I don’t like the men-with-boobs trope, mostly because in my head, behavior isn’t limited by gender. Two of the most emotional people I know are my mother and my best friend; two of the most outwardly stoic are my husband and my best friend’s wife. So the "making your princesses men-with-boobs" bit is insulting, to me anyway, because what the hell is that saying? That only men can be sexually aggressive, physically aggressive, like guns, carry knives, etc? On the other hand, the books and movies we grow up with tell us that yes, that’s how it works, and it’s not really subverting that to make your card-carrying ice-cold badass a woman if there’s really nothing female about her.
Now, I’ve got a character in this book who is probably one of the strongest characters I’ll ever write. She IS a card-carrying badass ice-cold bitch. She leads a coup, raises her own army, raises herself up by her own bootstraps from the bottom of the heap to the top, and is totally ruthless about bulldozing the world around her into the shape she wants. She’s a nearly-unstoppable badass with a sword and magical speed/strength to go along with it.
I don’t think she’s my only strong female character. In fact, I don’t think being a driven, ferocious killer necessarily make you one. I certainly don’t think all my female characters need to be like her, because yikes. But when she has her breakdown and cries for a moment over what she’s done, that reader-devil went "YOU JUST RUINED EVERYTHING!"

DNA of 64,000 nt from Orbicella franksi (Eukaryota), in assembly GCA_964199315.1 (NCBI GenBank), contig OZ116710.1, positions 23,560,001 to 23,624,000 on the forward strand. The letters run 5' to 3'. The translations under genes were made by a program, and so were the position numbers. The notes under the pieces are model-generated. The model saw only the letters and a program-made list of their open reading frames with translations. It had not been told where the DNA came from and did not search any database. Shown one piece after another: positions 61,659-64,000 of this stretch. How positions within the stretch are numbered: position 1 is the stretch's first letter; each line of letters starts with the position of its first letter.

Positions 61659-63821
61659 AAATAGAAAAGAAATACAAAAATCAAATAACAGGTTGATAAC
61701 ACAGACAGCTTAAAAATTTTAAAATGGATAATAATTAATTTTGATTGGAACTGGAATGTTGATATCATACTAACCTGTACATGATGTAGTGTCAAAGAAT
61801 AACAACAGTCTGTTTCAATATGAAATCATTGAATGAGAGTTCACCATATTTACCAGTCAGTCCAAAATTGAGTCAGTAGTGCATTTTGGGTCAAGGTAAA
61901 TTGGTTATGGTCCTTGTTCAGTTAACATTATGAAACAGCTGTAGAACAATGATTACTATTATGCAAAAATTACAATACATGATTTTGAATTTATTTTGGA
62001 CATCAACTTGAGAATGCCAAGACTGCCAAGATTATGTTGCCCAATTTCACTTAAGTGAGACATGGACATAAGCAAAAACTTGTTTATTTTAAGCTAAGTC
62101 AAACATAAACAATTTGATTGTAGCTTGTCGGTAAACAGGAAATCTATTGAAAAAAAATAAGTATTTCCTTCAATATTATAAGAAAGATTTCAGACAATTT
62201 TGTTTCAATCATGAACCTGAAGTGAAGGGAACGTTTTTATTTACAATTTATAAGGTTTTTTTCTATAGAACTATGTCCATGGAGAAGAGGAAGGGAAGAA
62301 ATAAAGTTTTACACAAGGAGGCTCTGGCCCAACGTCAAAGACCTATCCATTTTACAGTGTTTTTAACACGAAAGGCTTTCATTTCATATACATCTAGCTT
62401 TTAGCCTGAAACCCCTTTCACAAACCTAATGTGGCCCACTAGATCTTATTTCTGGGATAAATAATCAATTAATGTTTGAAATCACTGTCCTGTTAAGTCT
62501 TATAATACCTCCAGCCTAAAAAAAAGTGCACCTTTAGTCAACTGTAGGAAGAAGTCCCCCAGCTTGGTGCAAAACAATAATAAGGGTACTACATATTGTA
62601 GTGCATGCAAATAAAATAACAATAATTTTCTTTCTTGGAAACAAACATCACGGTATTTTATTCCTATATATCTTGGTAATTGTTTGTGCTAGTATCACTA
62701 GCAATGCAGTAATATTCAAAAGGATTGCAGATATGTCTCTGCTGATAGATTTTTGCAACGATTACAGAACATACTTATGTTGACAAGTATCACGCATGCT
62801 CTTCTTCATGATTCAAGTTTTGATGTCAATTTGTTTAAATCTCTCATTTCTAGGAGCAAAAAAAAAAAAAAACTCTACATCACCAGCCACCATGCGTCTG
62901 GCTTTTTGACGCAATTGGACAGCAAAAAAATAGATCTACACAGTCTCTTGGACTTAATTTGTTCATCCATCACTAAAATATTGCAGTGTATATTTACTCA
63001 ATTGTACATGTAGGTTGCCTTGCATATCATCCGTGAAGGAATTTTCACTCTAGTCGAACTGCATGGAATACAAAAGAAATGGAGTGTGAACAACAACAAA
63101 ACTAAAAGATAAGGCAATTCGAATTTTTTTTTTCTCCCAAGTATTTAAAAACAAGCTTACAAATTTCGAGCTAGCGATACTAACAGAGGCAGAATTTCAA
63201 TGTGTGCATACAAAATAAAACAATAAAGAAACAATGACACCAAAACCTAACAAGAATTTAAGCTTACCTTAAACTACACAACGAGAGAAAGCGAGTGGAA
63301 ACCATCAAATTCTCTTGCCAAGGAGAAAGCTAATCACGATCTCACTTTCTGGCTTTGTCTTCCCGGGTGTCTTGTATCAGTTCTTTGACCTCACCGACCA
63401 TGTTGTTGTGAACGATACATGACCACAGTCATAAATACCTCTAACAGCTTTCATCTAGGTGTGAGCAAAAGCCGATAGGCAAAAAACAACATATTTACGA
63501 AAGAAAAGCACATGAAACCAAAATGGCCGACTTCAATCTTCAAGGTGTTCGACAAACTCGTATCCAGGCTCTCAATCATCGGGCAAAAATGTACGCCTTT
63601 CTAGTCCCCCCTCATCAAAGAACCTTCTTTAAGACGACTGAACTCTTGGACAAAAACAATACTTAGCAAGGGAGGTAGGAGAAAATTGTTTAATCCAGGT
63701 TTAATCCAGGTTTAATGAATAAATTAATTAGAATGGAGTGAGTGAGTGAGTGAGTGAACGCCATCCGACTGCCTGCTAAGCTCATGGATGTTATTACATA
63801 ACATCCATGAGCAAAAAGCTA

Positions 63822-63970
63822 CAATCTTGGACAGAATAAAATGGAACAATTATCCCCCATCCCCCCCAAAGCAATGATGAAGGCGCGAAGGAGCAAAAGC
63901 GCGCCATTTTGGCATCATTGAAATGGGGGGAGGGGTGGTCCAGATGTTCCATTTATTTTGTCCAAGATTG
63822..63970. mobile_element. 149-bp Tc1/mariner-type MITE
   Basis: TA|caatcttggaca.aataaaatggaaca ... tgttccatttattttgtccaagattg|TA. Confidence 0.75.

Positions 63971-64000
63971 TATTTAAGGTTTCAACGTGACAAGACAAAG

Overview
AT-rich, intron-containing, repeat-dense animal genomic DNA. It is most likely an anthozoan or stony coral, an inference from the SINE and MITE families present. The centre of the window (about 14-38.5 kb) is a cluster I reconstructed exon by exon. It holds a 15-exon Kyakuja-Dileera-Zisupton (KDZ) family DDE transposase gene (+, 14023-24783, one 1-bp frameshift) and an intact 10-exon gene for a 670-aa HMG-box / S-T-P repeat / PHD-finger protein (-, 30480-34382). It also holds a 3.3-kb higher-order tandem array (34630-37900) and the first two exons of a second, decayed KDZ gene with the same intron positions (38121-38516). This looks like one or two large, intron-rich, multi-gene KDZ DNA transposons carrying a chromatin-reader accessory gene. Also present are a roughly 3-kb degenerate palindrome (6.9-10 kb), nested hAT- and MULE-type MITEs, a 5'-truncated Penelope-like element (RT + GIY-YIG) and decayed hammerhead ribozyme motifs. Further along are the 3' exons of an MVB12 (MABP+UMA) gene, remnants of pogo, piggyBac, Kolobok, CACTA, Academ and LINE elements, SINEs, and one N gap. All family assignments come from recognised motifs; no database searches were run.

One of my main protagonists happens to be female. She happens to be proficient with weapons, efficient, outwardly confident and stoic. It’s all about the quest for her, she doesn’t sidetrack, she doesn’t want her emotions in the way. She doesn’t cry. She gets shit done. She saves the boy, and she’d like to hook up with him but she’s too busy working and has no time for love. She’s protective and emotionally distant. She reads, when you really look at her, a bit like those old fantasy heroes, with her stiff upper lip and dedication to honor above all.
And you know what? It’s nonsense. She is the LEAST strong of my female characters. She has no agency. She does what she is told, she adheres to rigid behavior standards because she’s been told that’s how it works, she feels ashamed of her emotions. She’s terrified every minute that something changes and she needs to do something that doesn’t fit with the plan. When she cries it’s because she’s been forced to see that all she’s doing is following someone else’s plan, blindly, because she’s too scared to think about it.
So did I fit the trope or subvert it?
I don’t know, and I won’t know. I don’t writefor tropes, I don’t tailor my stories to be popular, but I would like them to be empowering. I would like them not to hurt other people. I would like people of other races, and people of all genders, to be able to read the stories without getting hurt by what I’ve put on the page. It’s not always possible. There’s a rape scene that I’ve been chewing on for about four years because it’s such a big event that I never want to do for the wrong reasons. But that shoulder-devil is really starting to piss me off.